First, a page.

Please note: Instructions on how to do the Buddho meditation are not given on the group. It is assumed that you have already had the necessary training in this practice.


Many thanks,

Posted in Buddhism, Buddho EnerSense, Meditation, Mind, Body Spirit, Reiki, Reiki Jin Kei Do | Tagged , , , , , | Leave a comment

How Vegan Got Hip

The following article appeared in Cairo East, June 2018

Over the last few years, veganism has been battling its way into the public consciousness. Eschewing the conventional ‘wisdom’ of past generations, the young guns of Egypt’s ‘cool’ are driving forward a new food and lifestyle agenda. And at the heart of it is a resolute assertion, based on compassion, a sense of personal wellbeing and solid scientific proofs, that it is simply not right, logical or healthy to be eating the corpses of other beings. Meat is not necessary, the vegans say. Nor is it right to be consuming eggs, cheese, milk, and honey, all of which lead to the unnecessary suffering and exploitation of other species. And do significant harm to your own health in the process.

The new vegans, reveling in their encampment on the moral high ground of nutritional superiority, are a part of an explosive global movement for a less violence-orientated dietary regime. In the UK alone, veganism has increased by over 400% in the last few years and in the US by a staggering 600%. Not catering for vegans is becoming financial suicide for a growing number of food outlets in many countries. Is veganism the future? Almost certainly it seems, yes.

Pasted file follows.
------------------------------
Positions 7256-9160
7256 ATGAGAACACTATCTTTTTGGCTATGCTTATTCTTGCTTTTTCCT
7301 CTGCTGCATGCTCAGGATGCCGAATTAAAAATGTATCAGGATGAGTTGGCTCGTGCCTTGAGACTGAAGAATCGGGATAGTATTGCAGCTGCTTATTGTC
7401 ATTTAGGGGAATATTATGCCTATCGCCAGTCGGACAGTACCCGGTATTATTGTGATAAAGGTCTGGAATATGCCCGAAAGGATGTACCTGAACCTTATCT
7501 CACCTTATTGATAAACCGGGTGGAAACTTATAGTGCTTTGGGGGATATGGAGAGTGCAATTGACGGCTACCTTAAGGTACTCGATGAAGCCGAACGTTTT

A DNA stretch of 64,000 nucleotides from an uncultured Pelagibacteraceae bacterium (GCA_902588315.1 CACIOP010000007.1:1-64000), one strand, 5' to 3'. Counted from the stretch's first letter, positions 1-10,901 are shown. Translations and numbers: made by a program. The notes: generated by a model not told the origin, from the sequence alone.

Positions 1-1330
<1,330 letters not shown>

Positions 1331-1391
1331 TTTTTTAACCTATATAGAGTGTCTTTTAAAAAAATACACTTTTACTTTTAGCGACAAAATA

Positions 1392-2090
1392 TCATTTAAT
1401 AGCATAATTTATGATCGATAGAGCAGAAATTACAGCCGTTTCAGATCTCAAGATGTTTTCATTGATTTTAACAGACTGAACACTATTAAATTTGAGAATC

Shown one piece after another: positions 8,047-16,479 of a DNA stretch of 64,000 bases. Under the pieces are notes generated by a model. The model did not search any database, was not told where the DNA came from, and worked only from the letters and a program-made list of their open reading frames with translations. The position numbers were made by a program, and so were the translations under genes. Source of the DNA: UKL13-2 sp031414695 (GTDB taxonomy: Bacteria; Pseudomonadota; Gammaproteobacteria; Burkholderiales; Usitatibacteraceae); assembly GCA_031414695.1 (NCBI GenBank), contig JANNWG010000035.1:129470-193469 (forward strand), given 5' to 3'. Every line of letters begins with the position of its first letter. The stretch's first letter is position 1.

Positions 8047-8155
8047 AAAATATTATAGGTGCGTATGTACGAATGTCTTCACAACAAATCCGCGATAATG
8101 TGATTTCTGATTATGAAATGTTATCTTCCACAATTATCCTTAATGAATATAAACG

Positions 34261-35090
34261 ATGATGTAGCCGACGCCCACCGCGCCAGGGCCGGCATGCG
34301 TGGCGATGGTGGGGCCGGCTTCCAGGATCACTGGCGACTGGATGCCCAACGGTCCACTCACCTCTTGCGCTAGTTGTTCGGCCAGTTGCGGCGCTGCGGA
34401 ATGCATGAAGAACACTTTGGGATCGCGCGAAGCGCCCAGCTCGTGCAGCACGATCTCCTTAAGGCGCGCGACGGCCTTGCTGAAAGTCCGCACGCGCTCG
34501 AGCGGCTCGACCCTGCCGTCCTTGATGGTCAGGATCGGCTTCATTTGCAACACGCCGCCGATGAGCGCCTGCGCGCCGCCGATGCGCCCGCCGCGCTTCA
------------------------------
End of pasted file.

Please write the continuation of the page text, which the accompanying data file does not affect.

Veganism as a definable concept came into being in 1944 when the term was coined by the Englishman, Donald Watson who adhered to a lifestyle free from animal exploitation. For many years, veganism was on the back foot, fighting its corner, presenting its evidence to a hostile scientific community and food industry, and a public whose main response had been dismissive ridicule. Vegans were the fringe crazies at the party. But no more.

In Egypt, the embracing of the vegan agenda has taken a while to get going. Deeply entrenched (and wrong-headed) old wives tales about how meat is necessary for a healthy diet (“where do you get your protein?”) and how bones get brittle if you don’t drink milk (osteoporosis, a bone disorder linked to insufficient calcium is most prevalent in those who drink the most milk – dairy farmers) continue to prevail. But more and more individual citizens are rejecting this as the unscientific nonsense that it is.